I just presented on the attached paper (and a poster of my political model of Russian conspiracism) at the 13th International Conference on Cyber Warfare and Security (ICCWS) which was held at National Defense University in Washington DC. The paper is based on a 2017 analysis of Google ‘hit count estimates’ (HCEs) for 38 news sites and 38 top level domains (TLDs) (two separate investigations) in order to test my theory that Russia employs the concept of Nostradamus and similar ‘prophets’ in a way that is different from the ‘West’. HCEs are a ‘webometric‘ which can potentially be used for conducting quantitative social science research on the internet.
(We are allowed and encouraged by the publisher to post these to personal web pages following the conference. )
My research question was – can I use HCEs as a webometric tool in order to find evidence of a difference between Russian sites and other sites which may corroborate my existing research which uses Google Trends to detect evidence of suspected Russian information warfare campaigns that use Nostradamus (popular eschatology) ‘disinformation’?
Abstract: Webometrics is defined as “the study of the quantitative aspects of the construction and use of information resources, structures and technologies on the web drawing on bibliometric and informetric approaches” (Bjorneborn & Ingwerson 2004); and “the study of web-based content with primarily quantitative methods for social science research goals” (Thelwall 2009). Hit Count Estimates (HCEs) are a webometric provided by search engines giving an approximate number of the relevant pages indexed by the search engine. HCEs are not very reliable, but they have been observed to be up to 78% reliable on Google and it is the recommended platform for HCE-based research (Uyar 2009). Webometrics may have promise in the fight against online disinformation and influence campaigns as evidenced by tools like Hamilton 68; or in the application of Google Trends and similar tools to highlight the possible effects of “information attacks” (Hotchkiss 2017). The current investigation seeks to apply HCEs as a webometric which may supplement existing findings in disinformation research. HCEs were collected over a period of 21 days for 38 “Western” and Russian news sites and 38 ‘Top Level Domains’ (TLDs) in order to create averages which would account for observed daily variability in HCEs. HCE results were collected for the total number of pages on the news site or TLD, the number of times the search term “Nostradamus” (or regional translation) appeared on pages on the news site or TLD; and the number of times “Nostradamus” (or regional translation) appeared in the page title on news sites. These data points were used to create various simple ratios and rankings. In addition, the qualitative aspects of the news sites with Nostradamus in page titles were analysed to determine if a site promoted belief in the supernatural powers of Nostradamus. Findings suggest Russia is an outlier among tested news sites and TLDs, and it promotes Nostradamus as a genuine prophet (especially to Spanish-language audiences via RT.com). Ultimately, the sometimes apparently chaotic and non-contextual nature of HCEs means they are probably only good for supplemental findings, at best, and should be accompanied by a qualitative analysis if possible.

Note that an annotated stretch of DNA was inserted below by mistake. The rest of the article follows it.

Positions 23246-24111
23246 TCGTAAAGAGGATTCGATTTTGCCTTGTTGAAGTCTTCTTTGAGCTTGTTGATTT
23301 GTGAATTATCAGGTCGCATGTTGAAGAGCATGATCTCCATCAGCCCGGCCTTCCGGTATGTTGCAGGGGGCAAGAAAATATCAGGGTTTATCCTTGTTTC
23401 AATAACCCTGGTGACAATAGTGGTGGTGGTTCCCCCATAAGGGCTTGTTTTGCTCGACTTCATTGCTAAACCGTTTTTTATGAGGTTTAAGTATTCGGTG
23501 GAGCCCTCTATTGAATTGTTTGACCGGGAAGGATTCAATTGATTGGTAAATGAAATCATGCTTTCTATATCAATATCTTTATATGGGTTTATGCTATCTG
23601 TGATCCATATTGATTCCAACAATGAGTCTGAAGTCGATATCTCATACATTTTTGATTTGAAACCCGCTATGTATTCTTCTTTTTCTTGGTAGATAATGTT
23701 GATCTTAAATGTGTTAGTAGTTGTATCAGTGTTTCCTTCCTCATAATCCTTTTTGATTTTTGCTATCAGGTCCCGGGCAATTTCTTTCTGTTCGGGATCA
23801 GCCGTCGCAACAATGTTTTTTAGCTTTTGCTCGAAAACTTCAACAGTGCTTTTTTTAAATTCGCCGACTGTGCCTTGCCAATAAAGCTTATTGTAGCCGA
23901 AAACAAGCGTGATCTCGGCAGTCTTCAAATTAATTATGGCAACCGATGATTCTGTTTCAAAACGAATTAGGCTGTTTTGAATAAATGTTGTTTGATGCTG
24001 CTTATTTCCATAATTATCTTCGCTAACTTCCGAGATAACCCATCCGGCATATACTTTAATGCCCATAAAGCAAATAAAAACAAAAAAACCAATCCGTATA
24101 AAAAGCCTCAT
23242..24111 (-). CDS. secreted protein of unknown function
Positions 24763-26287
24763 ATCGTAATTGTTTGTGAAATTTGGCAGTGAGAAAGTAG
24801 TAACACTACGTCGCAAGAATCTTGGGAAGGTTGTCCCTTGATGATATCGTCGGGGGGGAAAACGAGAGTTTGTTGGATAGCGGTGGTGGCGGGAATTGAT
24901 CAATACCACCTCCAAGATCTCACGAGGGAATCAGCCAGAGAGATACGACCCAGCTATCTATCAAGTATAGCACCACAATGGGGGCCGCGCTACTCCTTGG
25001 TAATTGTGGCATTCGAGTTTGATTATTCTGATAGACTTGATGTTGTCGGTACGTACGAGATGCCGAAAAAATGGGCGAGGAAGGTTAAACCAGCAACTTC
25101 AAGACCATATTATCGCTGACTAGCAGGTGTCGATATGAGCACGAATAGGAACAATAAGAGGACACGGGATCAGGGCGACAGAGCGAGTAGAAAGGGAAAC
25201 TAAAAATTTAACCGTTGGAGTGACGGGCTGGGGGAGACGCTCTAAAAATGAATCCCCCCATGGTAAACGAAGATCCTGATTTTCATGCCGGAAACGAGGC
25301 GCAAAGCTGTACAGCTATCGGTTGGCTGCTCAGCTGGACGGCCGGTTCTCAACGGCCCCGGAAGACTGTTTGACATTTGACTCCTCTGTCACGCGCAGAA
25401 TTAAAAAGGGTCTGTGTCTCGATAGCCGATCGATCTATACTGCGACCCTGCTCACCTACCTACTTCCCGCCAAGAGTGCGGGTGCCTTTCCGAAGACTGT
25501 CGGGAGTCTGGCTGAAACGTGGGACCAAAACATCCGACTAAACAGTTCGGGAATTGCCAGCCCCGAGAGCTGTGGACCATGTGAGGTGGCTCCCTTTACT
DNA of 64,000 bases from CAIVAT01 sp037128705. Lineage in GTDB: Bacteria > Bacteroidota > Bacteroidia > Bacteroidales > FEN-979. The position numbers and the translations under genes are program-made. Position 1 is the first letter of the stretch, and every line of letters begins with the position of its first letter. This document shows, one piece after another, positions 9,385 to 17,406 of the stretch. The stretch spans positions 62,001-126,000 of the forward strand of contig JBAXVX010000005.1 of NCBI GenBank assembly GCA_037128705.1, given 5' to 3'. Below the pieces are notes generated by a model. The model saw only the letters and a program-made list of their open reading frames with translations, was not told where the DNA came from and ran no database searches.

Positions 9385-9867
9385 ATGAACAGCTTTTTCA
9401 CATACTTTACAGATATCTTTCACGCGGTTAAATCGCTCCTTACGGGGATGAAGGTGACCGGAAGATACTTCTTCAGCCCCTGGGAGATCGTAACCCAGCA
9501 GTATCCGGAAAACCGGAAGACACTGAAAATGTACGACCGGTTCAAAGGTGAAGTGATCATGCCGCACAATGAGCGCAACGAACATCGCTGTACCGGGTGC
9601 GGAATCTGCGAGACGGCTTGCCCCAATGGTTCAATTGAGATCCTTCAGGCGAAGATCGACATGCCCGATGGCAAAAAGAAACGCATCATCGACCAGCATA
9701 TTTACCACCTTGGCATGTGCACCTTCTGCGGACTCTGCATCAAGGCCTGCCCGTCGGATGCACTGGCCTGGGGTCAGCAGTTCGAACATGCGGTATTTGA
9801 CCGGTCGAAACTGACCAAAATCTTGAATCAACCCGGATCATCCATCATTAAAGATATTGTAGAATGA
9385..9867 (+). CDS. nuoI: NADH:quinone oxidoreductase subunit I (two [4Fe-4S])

(This post may be updated in the near future with a narrated slide deck video on Youtube.)